Honeymoon's over, Blue

KIRK PENTON, QMI Agency

, Last Updated: 9:32 PM ET

The Winnipeg Blue Bombers find themselves in a situation where the glass is either half full or half empty.

Considering it’s been 20 years since the team won a Grey Cup, you can bet the frustrated fan base is looking at the second scenario as the Paul LaPolice honeymoon begins to come to an end — if it isn’t over already.

The optimists will point out that the Bombers (2-4) were within seven points in three of their four losses.

They lost by seven on Saturday night, 29-22 to the Tiger-Cats, after getting stopped at the Hamilton three-yard line on the final play of the game.

Two of their other three setbacks were by two and three points, respectively, the team has been using the backup quarterback for the last three weeks, and they’re missing half a dozen starters due to injury.

The pessimists will fire back and note that drive-killing penalties, missed field goals, overthrown balls, blown coverages, drops and bad play calls have all the makings of a team that isn’t prepared to play.

The brass preaches that it doesn’t matter if starters are hurt. The backups need to perform at the same level, so it won’t be used as an excuse (even though LaPolice mentioned twice during his post-game scrum, without provocation, that left tackle Andre Douglas left the game in the first quarter with a knee injury).

Moments after the naked bootleg that quarterback Steven Jyles was supposed to run on the final play of Saturday’s game went terribly wrong, centre Obby Khan stood there all by himself on the field, staring at the video scoreboard for a good 30 seconds with his hands on his hips.

He wasn’t flustered. He wasn’t beaten. He was so close to victory he could taste it.

You can therefore throw him into the glass-half-full crowd as the Bombers prepare for the massive rematch with the Ticats on Friday night at Canad Inns Stadium.

“I was just hoping to see the replay on that last play,” Khan said. “They showed the replay, and then I took a good look at the score. I took it in, and we’ll remember that score this week.

“It’s not a game of coulda, woulda, shoulda. It’s very frustrating, but at the same time it’s very encouraging. To battle back that hard on the road twice on a row is very promising. We battled back, and we played hard.”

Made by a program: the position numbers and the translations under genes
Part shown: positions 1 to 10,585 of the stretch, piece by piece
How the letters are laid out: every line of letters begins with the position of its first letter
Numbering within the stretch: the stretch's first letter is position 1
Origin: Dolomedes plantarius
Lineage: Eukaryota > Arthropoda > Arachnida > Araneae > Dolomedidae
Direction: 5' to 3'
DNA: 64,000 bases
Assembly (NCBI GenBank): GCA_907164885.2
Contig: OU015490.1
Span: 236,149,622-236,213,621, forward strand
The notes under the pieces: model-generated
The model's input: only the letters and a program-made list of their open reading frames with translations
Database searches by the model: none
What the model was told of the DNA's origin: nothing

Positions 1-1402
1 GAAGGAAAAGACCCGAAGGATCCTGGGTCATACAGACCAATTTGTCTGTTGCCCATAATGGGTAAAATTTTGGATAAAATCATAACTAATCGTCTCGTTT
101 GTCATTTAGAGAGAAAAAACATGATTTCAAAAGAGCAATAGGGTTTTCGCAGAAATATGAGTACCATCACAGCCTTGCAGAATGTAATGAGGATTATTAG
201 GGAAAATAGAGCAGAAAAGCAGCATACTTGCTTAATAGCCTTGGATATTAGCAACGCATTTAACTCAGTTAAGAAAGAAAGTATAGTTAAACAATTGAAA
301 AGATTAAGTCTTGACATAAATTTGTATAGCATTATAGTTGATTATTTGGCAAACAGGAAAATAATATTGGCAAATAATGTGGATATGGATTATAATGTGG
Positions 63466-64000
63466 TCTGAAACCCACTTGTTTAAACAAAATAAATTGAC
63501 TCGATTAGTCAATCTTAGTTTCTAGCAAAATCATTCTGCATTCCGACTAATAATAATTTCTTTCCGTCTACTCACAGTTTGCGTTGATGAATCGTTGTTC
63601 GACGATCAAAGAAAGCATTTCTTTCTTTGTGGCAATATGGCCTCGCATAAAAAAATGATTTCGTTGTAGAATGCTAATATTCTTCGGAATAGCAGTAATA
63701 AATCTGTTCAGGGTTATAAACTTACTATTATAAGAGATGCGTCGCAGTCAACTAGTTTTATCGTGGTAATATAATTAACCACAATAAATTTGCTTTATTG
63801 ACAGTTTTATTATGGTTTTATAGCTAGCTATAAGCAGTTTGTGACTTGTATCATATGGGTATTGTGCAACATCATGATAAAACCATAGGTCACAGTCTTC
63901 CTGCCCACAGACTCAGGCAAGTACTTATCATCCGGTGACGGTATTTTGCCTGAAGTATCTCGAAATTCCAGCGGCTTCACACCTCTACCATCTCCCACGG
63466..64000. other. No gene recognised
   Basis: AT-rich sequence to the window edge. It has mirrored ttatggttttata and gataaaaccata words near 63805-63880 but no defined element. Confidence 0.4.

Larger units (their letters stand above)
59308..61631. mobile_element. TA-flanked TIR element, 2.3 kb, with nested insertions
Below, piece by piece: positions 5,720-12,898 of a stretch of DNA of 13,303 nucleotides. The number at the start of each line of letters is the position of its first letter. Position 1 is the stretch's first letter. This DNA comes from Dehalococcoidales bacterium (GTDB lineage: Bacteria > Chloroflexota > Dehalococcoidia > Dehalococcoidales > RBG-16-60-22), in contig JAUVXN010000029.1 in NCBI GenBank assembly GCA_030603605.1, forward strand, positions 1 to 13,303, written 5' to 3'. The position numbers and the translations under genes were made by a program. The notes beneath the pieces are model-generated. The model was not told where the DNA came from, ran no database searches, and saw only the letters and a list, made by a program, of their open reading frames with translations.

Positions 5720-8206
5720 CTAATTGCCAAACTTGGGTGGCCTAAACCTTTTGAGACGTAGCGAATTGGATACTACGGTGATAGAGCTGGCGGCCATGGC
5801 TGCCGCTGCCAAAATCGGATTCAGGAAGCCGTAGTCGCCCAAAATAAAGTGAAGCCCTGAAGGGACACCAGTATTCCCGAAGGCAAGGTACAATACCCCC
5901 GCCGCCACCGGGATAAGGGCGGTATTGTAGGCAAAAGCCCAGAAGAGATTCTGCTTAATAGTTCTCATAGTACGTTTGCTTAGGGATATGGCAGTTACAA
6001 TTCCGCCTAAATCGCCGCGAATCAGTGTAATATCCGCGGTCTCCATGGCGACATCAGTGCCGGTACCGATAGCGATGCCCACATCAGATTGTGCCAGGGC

Khan makes a good point.

If the Bombers had fallen behind like they did on Saturday night with, say, Tee Martin at the controls, they probably would have left Steeltown with a 30-point loss.

LaPolice fell on the sword after Saturday’s loss, saying he blew the last nine seconds thanks to the wrong call and not having his troops ready enough to run two plays instead of only one.

Asked to give an assessment of his team, however, and the answer itself is a roller-coaster ride of both good and bad.

“In the third quarter we executed as good as an offence will in the Canadian Football League,” he said. “But there were times on crucial drives where we stopped ourselves. We had a second-and-three where we get a first down, and we have an offsides call that backs us up. We had a crucial fumble that gave them seven points, and you can’t do that. You can’t do that with good teams. You can’t do that when you’re banged up.

“And I know we lost our starting tackle in the first quarter, I know Obby Khan, who is a warrior, played through the game injured and Steven Jyles played with a bad ankle, but hey, we still had an opportunity to win the football game. We gotta do the things to win the football game. We were in position to get a lot more points in the first half, and we didn’t get it.”

Half full or half empty.

Take your pick.

kirk.penton@sunmedia.ca


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